We question which is more important to convey to visitors to the islands—positive perceptions of evolution, or accurate explanations of evolutionary processes? In the US, many sampled populations [e.g., in Minnesota (Moore and Cotner 2009a, b, c) and Iowa (Rice et al. 2011)] perform better on tests about evolution than do guides in Galápagos, yet these same populations tend to score much worse on the MATE (Moore and Cotner 2009a, b, c). In these examples, perceptions and knowledge of evolution have been decoupled in a manner that is opposite that of the guides, who love evolution but perform worse on the KEE. Furthermore, there is evidence that simply teaching the facts of evolution is insufficient for increasing acceptance, especially in a population whose group identity may include rejecting evolution (e.g., conservative Christians; Walker et al. 2017). Thus, for individuals who subconsciously reject evolution to protect their group identity (à la Identity Protective Cognition; Kahan et al. 2007), exposure to guides that express positive perceptions of evolution may be more effective than a biology lecture.
There is a fundamental disconnect between GNP guides’ preferred topic of discussion (geology) and the tourists’ primary motivation (animals) for visiting Galápagos. Yet, this disconnect does not concern an interest in evolution. Our results suggest that the appeal of seeing Galápagos’ unusual and endemic animals (e.g., Galápagos tortoises, Galápagos penguins, and marine iguanas) is overwhelmingly the primary motivator bringing tourists to the islands. GNP guides enjoy discussing geology most, but geology ranks last in appeal among tourists. This disconnect in the guide-tourist relationship is partially mediated by the 38.9% of GNP guides who favored discussing specific organisms, animal behavior, or endemic or unique fauna (Cotner et al. 2017). General discussion of evolution was favored by only 17% of GNP guides, and learning about evolution was the primary motivator for only two tourists. However, even these two individuals indicated higher interest in unusual animals than they did in learning about evolution.
Level of education was a strong predictor of an interest in evolution; all but one of the respondents who indicated evolution or the history of evolutionary thought as “highly appealing” were college educated. The positive correlation between interest in evolution and education level is consistent with studies involving student populations (Paz-y-Miño and Espinosa 2009; Rissler et al. 2014). Respondents from the United States were underrepresented in their propensity to find evolution and the history of evolutionary thought “highly appealing” relative to respondents from other countries. A small sample size of nine and sixteen, respectively, may explain this bias. Yet, the US is unique, as one-third of the population believes in some form of creationism and rejects core tenets of evolution (PEW Research Center 2013). The influence of young-Earth creationism (YEC) and YEC organizations (e.g., Institute for Creation Research; Answers in Genesis) on the public opinion of evolution cannot be ignored and YEC beliefs have influenced the perception of evolution in education and US law (Lewin 1987; Moore and Cotner 2009a, b, c; Moore and Kraemer 2005).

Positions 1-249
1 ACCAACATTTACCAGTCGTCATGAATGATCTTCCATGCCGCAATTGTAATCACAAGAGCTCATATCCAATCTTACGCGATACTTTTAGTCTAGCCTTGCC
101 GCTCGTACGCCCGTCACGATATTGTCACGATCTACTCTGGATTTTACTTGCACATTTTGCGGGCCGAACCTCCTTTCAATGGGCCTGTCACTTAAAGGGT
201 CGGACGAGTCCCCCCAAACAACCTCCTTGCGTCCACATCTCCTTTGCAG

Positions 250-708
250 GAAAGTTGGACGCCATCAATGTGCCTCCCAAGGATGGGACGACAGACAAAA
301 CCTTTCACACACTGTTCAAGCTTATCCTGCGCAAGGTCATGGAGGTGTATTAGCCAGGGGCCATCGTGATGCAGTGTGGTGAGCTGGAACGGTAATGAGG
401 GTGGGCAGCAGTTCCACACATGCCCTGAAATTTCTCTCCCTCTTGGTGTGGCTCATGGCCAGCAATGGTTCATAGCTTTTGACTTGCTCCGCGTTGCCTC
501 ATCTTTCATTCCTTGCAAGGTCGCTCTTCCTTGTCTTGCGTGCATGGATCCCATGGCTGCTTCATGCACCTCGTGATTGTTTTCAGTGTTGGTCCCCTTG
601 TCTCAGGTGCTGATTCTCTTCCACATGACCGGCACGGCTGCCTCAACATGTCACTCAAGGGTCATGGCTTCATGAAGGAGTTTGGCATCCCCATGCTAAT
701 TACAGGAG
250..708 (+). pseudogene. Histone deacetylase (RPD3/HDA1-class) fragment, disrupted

Any concerns regarding the inaccurate education of tourists in evolution due to low KEE scores among GNP guides may be unfounded given tourists’ relative disinterest in evolution and the history of evolutionary thought. Despite these concerns, GNP guides have demonstrated knowledge in Galápagos’ historical connection to evolution (i.e., 91.8% can identify the reason for Darwin’s visit; Cotner et al. 2017) and they are proud of the connection between the islands and evolution. Additionally, though evolution may not be the favorite subject of discussion for many GNP guides, evolution is frequently discussed conceptually in its relation to biodiversity, island history, and the evolution-creationism controversy (SC and RM, personal observations). With evolution ranking below biodiversity and island history, the extent to which GNP guides discuss Darwin’s journey and the theory of evolution is likely sufficient to satiate the interests of most tourists. Tourists indicating the science of evolution as a primary motivation for visiting the islands may be misinformed by GNP guides, but may also supplement information received by GNP guides with accurate information available on landmarks and in the Charles Darwin Research Station. Furthermore, although we cannot demonstrate this suspicion with the present study, we suspect that those individuals most interested in learning about evolution already know quite a bit about the central tenets of evolutionary biology.